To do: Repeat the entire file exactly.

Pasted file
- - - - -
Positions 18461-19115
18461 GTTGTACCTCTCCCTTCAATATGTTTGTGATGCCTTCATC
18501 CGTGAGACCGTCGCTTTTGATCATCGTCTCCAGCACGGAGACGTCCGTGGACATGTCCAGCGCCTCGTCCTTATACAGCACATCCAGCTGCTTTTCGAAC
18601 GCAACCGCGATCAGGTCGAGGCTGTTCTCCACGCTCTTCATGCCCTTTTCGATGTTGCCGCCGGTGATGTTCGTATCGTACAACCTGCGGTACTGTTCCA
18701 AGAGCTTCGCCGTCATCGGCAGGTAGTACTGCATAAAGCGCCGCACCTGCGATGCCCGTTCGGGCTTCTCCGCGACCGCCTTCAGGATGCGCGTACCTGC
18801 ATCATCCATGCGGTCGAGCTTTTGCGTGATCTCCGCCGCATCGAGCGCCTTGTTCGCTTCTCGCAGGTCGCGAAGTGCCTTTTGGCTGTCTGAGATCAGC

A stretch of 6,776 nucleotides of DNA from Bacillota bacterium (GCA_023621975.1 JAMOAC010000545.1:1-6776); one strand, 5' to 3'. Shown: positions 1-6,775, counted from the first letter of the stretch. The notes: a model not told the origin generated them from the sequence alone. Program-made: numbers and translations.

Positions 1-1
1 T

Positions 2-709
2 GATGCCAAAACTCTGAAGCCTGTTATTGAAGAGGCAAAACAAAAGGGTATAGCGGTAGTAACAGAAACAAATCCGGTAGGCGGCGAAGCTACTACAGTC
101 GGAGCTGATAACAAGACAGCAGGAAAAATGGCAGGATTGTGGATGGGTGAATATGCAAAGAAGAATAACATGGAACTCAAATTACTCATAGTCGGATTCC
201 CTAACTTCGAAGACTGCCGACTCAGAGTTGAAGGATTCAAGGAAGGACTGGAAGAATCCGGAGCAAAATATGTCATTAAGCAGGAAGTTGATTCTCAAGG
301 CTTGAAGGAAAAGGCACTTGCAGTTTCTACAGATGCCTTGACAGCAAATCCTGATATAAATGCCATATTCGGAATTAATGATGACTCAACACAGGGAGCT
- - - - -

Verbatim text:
Positions 18461-19115
18461 GTTGTACCTCTCCCTTCAATATGTTTGTGATGCCTTCATC
18501 CGTGAGACCGTCGCTTTTGATCATCGTCTCCAGCACGGAGACGTCCGTGGACATGTCCAGCGCCTCGTCCTTATACAGCACATCCAGCTGCTTTTCGAAC
18601 GCAACCGCGATCAGGTCGAGGCTGTTCTCCACGCTCTTCATGCCCTTTTCGATGTTGCCGCCGGTGATGTTCGTATCGTACAACCTGCGGTACTGTTCCA
18701 AGAGCTTCGCCGTCATCGGCAGGTAGTACTGCATAAAGCGCCGCACCTGCGATGCCCGTTCGGGCTTCTCCGCGACCGCCTTCAGGATGCGCGTACCTGC
18801 ATCATCCATGCGGTCGAGCTTTTGCGTGATCTCCGCCGCATCGAGCGCCTTGTTCGCTTCTCGCAGGTCGCGAAGTGCCTTTTGGCTGTCTGAGATCAGC

A stretch of 6,776 nucleotides of DNA from Bacillota bacterium (GCA_023621975.1 JAMOAC010000545.1:1-6776); one strand, 5' to 3'. Shown: positions 1-6,775, counted from the first letter of the stretch. The notes: a model not told the origin generated them from the sequence alone. Program-made: numbers and translations.

Positions 1-1
1 T

Positions 2-709
2 GATGCCAAAACTCTGAAGCCTGTTATTGAAGAGGCAAAACAAAAGGGTATAGCGGTAGTAACAGAAACAAATCCGGTAGGCGGCGAAGCTACTACAGTC
101 GGAGCTGATAACAAGACAGCAGGAAAAATGGCAGGATTGTGGATGGGTGAATATGCAAAGAAGAATAACATGGAACTCAAATTACTCATAGTCGGATTCC
201 CTAACTTCGAAGACTGCCGACTCAGAGTTGAAGGATTCAAGGAAGGACTGGAAGAATCCGGAGCAAAATATGTCATTAAGCAGGAAGTTGATTCTCAAGG
301 CTTGAAGGAAAAGGCACTTGCAGTTTCTACAGATGCCTTGACAGCAAATCCTGATATAAATGCCATATTCGGAATTAATGATGACTCAACACAGGGAGCT